—Nettie Liburt, PhD., PAS of BUCKEYE™ Nutrition
We often focus on training, strength, and nutrition to support optimum performance in our equine athletes. And rightly so! But equally important to training is recovery. In human exercise physiology, working in days of stretching, yoga, or light movement after strenuous exercise, along with a supportive balanced nutrition program, is critical to support performance and recovery, and horses are no different. In response to this need, BUCKEYE™ Nutrition has developed a unique supplement to help your performance horse recover—ULTIMATE RECOVERY™! Formulated by PhD and MS equine nutritionists, BUCKEYE’s ULTIMATE RECOVERY provides an ideal blend of amino acids, including branched-chain amino acids, essential for muscle recovery and energy synthesis, energy sources, electrolytes, and pre- and probiotics to help get your horse ready for the next training session or competition. With a low feeding rate, ULTIMATE RECOVERY can easily be top-dressed onto any feed, plus, one bag can last a month or more! How’d we do it? Read on!
Glucose is stored in the muscle and liver in the form of glycogen. Glycogen is a ready-to-burn fuel that is used for getting going (think bursting out of the starting gate or clearing a jump.) But glycogen reserves can be burned up very quickly (within a few minutes of intense work). Horses participating in a long day of competition, or competition on successive days, can run out of this fuel source if not given time to recover and replenish.
Glycogen replenishment occurs when food consumed (specifically carbohydrates) is converted to glycogen and stored, and this is a very slow process in horses. In humans, glycogen replenishment may occur within a few hours, however, in horses, it’s more likely to take a few days. You can’t “carb load” a horse the same way many human athletes do. However, you can provide a balanced diet that offers an appropriate carbohydrate concentration to help rebuild the supply of glycogen for your equine athlete.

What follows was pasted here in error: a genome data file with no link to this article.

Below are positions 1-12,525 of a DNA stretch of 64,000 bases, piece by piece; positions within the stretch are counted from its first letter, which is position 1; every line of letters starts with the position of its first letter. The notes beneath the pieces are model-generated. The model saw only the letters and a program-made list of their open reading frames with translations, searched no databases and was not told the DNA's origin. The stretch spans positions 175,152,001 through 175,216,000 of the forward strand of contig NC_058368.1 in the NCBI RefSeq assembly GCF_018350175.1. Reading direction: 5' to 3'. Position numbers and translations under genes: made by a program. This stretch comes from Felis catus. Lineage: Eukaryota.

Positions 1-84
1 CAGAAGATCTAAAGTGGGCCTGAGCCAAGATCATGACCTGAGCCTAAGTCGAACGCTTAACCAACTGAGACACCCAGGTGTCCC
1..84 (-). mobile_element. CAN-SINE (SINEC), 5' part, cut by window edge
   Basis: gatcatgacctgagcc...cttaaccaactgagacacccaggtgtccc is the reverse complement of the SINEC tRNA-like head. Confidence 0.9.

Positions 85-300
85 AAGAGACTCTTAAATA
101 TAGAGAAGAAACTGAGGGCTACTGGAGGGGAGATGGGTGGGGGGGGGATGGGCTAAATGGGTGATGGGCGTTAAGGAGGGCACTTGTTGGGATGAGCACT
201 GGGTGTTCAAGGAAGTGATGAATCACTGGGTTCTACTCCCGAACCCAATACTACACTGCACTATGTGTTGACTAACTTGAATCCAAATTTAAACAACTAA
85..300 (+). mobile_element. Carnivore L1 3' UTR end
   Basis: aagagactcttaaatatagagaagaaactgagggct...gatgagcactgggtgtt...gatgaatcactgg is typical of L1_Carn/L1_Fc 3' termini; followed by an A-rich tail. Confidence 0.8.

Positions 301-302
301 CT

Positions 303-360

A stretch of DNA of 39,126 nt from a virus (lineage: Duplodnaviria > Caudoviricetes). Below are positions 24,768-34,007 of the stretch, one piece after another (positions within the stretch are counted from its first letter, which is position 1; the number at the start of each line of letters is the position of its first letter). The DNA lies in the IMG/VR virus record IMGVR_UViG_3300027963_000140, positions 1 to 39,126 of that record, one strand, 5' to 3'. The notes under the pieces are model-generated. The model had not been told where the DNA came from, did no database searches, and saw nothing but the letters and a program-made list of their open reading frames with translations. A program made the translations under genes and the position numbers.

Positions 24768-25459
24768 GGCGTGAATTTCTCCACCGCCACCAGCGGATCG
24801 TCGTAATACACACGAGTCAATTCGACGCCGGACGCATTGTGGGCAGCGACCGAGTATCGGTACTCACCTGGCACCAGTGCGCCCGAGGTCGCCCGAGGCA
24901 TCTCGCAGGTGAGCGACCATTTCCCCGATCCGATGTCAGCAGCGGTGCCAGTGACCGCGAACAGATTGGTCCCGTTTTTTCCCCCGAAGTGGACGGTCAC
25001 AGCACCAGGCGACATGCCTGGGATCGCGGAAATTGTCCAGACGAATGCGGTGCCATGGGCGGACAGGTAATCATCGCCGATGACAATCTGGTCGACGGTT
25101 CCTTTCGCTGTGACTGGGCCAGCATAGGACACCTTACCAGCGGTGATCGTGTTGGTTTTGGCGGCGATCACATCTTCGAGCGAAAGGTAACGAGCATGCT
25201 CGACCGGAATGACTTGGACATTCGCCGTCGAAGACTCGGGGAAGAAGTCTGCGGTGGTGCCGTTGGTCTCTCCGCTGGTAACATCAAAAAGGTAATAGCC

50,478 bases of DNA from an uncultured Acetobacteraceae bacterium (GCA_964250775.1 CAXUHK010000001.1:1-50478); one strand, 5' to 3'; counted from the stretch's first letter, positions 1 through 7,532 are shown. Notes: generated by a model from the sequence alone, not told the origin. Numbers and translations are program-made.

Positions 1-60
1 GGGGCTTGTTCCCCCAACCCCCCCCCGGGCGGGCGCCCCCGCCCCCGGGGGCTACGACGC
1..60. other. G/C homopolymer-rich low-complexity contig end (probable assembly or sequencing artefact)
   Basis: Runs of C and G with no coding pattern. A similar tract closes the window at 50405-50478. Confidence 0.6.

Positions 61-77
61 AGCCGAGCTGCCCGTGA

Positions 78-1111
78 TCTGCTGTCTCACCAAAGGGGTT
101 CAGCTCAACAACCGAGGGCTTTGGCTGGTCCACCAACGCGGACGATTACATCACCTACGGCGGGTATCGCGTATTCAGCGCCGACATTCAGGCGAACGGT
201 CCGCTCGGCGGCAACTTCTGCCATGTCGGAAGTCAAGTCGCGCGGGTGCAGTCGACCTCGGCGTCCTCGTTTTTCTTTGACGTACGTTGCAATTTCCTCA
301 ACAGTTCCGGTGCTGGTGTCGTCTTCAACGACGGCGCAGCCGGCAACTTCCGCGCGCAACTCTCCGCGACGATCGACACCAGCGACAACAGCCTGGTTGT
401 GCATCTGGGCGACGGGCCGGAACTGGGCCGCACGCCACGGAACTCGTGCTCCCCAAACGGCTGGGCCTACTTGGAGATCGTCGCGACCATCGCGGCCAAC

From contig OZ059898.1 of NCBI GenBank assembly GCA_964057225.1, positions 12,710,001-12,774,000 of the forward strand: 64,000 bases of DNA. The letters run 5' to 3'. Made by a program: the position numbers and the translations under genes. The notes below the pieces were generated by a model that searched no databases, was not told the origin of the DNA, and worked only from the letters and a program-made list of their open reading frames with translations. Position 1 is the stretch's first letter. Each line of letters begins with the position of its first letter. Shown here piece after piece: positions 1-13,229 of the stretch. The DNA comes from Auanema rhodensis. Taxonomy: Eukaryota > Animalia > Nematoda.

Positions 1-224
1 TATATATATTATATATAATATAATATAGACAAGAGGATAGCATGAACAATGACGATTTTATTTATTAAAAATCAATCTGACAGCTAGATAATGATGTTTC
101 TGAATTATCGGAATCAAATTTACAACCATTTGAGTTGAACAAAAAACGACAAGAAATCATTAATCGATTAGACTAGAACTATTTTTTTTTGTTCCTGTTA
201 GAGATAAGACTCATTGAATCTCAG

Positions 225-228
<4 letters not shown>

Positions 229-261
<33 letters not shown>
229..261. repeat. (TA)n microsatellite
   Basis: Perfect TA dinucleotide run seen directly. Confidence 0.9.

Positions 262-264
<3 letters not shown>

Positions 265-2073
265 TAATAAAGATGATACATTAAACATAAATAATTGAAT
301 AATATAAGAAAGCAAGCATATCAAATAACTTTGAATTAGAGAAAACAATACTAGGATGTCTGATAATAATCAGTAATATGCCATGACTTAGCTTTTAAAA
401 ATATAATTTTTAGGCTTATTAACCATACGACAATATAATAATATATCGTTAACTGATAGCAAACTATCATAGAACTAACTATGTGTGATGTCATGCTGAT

ULTIMATE RECOVERY provides about 23% non-structural carbohydrates (NSC, equivalent to starch + sugar) per pound to help this process. In addition, research (Waller, et al., 2009) has suggested that electrolytes may aid in glycogen replenishment, facilitating the recovery process after exercise. BUCKEYE Nutrition’s university researched and formulated electrolyte, PERFORM ‘N WIN™, can be top-dressed to support additional hydration when necessary.
ULTIMATE RECOVERY supplies a minimum of 18% crude protein per pound. Protein is made of building blocks called amino acids. Some amino acids can be made by the body, and others, called essential amino acids (EAAs), must be consumed in the diet. Exercise increases the dietary protein requirement to support muscle building, energy and repair. The “big 3” EAAs include lysine, methionine, and threonine, without which no muscle can develop or repair. Soybean meal is one of the best sources of these EAAs. In addition, branched-chain amino acids (BCAAs) are also EAAs, and include leucine, isoleucine, and valine. BCAAs play a key role in muscle energy maintenance and are involved in protein synthesis. Whey protein can be included in the diet as a rich source of BCAAs. ULTIMATE RECOVERY contains more research-proven concentrations of BCAA’s (Stefanon et al., 2000) than any other performance supplement on the market. High-quality protein sources, such as soybeans and whey, provide essential amino acids in ULTIMATE RECOVERY for recovery and repair of muscle after exercise.
Electrolytes are an important ingredient in ULTIMATE RECOVERY. Like humans, horses sweat to facilitate the process of cooling the body off. Horse sweat is highly concentrated with electrolytes, more so than human sweat is. You’ve probably noticed that your own sweat is salty – a horse’s sweat is even saltier! Because water follows salt (sodium chloride), heavy sweating not only means water loss, but loss of electrolytes like sodium, chloride, potassium, calcium, and others. Sweat losses can be exacerbated under hot, humid conditions.